The Cattle Range Home Page
January 12, 2018
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."Shootin' the Bull" Weekly Analysis

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"Shootin' the Bull" Weekly Analysis

In my opinion, several pieces of information were gathered this week to help support my analysis that the current environment is less likely to produce a bear market.  Europe is on the mend as they have announced the reduction of quantitative easing sooner than anticipated.  This has pushed the US dollar to a new low in this decline at the close today.  Bloomberg posted an article on Friday reflecting the Chinese agenda of sourcing food for their people.  As well, China lifted a ban on French beef this week.  This action mirrors the lifting of the US ban last March.  Retail sales rose in the month of December and economists relayed this week that US employment is near or has reached a maximum.  This action has caused increased spending by the consumer and is anticipated to help absorb gluts of commodities. Interest rates rose sharply this week with the US 30 year bond futures setting a new contract low.  Rates are rising in reflection of the increased consumer employment.  Lastly, with fat cattle futures down more than $15.00, feeder futures more than $20.00, the feeder index down $14.00, boxes approximately $8.00 and cash fat prices down $5.00, and this being the worst part of the year seemingly for the negative's, there doesn't appear too much more to have to shave off price to keep it moving through the pipeline. 

At this time, I perceive the situation to be that prices in futures are declining due to lack of buying, more than overwhelming selling pressure.  The "money" that has shown up unexpectedly at times this year is thought to be on the sidelines.  I think they are waiting for spooked producers and bearish futures traders to push prices below value to get the biggest pop from the market when they decide to come back in.  I do not know what their trigger is, but I think they are already attempting to dig out a toe hold.  The environment appears at present to be more fat cattle related and that is with perceived elevated inventory to be marketed at present and the consumer having to deal with unpleasant weather in the north east. When markets reopen on Tuesday, half of January will be gone.  As seasonal tendencies begin to firm towards the 1st of February, I believe data revealed to that point will be friendly towards upward price movement.  Supply at this time is like kicking a dead horse.  I know it is there as does everyone else.  That in itself may reduce its impact.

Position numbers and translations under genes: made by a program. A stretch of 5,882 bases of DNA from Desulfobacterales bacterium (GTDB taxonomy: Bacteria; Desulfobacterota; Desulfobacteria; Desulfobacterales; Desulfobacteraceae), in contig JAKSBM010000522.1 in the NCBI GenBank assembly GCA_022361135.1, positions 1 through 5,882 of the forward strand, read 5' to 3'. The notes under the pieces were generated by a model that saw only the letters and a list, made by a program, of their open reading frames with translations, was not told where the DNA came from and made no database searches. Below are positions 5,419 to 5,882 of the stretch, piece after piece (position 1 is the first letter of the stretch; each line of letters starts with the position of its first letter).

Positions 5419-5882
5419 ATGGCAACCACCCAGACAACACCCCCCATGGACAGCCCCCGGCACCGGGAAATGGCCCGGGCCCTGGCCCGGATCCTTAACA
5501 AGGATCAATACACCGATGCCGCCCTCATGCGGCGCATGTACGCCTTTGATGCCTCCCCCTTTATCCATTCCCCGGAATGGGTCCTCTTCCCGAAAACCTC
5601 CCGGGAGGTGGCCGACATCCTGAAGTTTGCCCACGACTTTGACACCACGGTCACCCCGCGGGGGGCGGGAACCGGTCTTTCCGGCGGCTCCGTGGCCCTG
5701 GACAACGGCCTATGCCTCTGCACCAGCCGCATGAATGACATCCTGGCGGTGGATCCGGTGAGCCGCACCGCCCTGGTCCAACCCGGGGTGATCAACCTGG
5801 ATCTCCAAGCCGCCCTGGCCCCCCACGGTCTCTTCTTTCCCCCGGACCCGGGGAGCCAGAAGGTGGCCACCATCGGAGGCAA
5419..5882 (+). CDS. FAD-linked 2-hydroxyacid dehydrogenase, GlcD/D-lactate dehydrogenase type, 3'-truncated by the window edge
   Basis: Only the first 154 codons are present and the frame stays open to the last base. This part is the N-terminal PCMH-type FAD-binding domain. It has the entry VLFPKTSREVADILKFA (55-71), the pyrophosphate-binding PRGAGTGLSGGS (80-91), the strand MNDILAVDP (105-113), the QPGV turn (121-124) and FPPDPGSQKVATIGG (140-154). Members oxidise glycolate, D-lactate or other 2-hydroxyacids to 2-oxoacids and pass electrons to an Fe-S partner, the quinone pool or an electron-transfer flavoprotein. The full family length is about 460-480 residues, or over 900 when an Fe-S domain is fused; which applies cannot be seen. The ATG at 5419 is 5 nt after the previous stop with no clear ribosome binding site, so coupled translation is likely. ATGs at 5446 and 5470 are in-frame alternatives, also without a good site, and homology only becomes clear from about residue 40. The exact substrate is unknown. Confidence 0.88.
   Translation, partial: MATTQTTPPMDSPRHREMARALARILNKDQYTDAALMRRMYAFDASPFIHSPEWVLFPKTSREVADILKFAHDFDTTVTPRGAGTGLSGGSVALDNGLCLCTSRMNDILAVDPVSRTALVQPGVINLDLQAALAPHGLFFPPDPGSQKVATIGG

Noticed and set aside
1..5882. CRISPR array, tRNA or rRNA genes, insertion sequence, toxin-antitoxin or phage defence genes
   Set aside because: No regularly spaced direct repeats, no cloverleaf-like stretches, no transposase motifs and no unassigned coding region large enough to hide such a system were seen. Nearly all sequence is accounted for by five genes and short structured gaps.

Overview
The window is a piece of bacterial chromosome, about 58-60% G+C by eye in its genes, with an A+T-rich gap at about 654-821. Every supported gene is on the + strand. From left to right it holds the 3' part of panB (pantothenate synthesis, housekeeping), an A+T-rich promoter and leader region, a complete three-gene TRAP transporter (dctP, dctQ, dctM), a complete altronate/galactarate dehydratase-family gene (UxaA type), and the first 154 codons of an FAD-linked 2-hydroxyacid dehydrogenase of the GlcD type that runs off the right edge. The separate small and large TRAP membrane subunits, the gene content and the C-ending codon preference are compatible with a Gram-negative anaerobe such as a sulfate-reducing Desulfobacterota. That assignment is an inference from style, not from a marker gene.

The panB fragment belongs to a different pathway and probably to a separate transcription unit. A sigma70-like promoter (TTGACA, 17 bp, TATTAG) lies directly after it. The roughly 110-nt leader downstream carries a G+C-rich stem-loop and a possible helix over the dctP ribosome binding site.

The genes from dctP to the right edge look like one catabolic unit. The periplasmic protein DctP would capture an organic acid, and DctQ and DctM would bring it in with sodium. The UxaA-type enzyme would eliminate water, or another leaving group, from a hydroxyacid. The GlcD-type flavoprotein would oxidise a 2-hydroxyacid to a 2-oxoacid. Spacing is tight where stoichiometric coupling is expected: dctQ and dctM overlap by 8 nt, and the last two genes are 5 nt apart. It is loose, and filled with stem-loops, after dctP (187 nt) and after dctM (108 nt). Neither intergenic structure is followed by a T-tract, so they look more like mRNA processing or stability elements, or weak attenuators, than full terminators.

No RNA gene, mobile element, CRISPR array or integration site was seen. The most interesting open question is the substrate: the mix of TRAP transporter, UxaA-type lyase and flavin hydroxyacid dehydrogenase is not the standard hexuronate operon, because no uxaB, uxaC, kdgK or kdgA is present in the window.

It's the feeders where I anticipate the first thrust to come from.  Now, I fully understand that the light cattle placed in October, November, and potentially December are in the pipeline and that may make for less demand in the spring.  However, were the demand to remain and numbers pushed out of lots in January and February heavy, we could see feed yards go bid for inventory weighing 900#.  This is where the excitement could be immense.  While there may be elevated numbers due to expansion, there may not be elevated numbers of 900# feeder cattle ready to go on feed to finish filling the pipeline this spring for summer fats.  As time goes on this year, the impact of expansion will be felt less.  Although I do not expect a liquidation phase, it could stay stagnant as demand grows or remains elevated.   One thing I don't expect is further expansion.  With interest rates increasing and most cow/calf operators still dealing with over priced heifers or cows purchased in '14 and '15, I don't see a ferocious appetite for expanding. My analysis suggests traders are beating out a bottom, similarly like they did in June and August of '17.  I would dare to say that March futures above $145.00 would spur some real interest in buying.  Especially if this were to come at a time when futures are crossing paths with the index and moving into a negative basis.  
 
The grain report offered no glimmer of hope in reversing grain prices at the moment.  Wheat continues to be on the radar, but it is a smoldering fire and no air at this time. 

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Christopher B. Swift is a commodity broker and consultant with Swift Trading Company in Nashville, TN. Mr. Swift authors the daily commentaries "mid day cattle comment" and "Shootin' the Bull" commentary found on his website @ www.shootinthebull.com

An investment in futures contracts is speculative, involves a high degree of risk and is suitable only for persons who can assume the risk of loss in excess of their margin deposits.  You should carefully consider whether futures trading is appropriate for you in light of your investment experience, trading objectives, financial resources and other relevant circumstances. PAST PERFORMANCE IS NOT NECESSARILY INDICATIVE OF FUTURE RESULTS.

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